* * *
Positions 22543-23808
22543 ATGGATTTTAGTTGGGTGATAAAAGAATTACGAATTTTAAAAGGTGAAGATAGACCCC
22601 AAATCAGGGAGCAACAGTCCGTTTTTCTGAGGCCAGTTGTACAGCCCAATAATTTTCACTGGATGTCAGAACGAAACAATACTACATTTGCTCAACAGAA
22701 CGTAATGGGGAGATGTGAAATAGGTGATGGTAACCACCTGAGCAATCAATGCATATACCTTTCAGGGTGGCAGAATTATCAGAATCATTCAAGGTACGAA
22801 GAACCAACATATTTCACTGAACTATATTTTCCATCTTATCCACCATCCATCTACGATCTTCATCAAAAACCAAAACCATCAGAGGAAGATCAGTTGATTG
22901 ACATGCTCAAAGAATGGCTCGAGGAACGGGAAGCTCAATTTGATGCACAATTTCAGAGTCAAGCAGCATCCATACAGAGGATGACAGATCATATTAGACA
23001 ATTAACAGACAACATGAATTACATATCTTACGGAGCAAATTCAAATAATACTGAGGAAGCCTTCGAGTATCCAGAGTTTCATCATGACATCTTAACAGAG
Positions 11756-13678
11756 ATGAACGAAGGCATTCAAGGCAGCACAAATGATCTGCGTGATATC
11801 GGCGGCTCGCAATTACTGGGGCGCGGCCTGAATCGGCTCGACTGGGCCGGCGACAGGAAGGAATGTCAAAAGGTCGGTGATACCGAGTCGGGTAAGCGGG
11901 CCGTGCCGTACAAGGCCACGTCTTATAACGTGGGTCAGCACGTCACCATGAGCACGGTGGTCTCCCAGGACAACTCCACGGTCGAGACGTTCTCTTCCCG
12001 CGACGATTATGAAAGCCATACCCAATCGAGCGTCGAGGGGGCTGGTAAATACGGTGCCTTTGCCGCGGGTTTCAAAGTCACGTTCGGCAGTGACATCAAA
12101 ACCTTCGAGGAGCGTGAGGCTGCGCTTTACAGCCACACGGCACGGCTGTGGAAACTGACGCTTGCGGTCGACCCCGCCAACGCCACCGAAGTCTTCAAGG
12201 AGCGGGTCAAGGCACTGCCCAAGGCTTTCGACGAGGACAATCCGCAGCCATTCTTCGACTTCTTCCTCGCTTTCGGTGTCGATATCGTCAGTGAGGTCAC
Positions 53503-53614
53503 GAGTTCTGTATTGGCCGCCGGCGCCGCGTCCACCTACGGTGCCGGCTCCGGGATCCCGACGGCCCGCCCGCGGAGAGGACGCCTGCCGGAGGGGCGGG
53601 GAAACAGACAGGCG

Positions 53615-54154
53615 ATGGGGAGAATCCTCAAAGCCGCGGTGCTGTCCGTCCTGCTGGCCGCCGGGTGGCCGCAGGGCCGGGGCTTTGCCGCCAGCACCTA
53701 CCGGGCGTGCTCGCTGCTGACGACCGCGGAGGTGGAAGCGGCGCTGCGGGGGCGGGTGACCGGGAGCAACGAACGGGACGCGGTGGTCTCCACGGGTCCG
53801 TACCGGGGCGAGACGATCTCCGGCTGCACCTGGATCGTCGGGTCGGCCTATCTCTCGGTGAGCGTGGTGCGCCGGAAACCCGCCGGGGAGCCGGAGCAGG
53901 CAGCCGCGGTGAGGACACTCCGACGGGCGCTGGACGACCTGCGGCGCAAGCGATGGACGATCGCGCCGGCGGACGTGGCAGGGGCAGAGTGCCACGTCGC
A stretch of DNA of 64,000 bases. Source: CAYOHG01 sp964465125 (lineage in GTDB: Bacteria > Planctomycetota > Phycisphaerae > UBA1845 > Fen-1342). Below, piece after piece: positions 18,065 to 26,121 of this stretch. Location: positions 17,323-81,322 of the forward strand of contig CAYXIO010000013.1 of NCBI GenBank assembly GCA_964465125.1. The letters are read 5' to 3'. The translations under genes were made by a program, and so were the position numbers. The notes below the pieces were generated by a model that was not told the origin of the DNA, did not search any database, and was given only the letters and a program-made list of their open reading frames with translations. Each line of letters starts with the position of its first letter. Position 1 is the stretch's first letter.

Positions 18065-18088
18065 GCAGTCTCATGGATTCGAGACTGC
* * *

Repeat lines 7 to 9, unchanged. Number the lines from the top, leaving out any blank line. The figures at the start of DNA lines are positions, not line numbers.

23001 ATTAACAGACAACATGAATTACATATCTTACGGAGCAAATTCAAATAATACTGAGGAAGCCTTCGAGTATCCAGAGTTTCATCATGACATCTTAACAGAG
Positions 11756-13678
11756 ATGAACGAAGGCATTCAAGGCAGCACAAATGATCTGCGTGATATC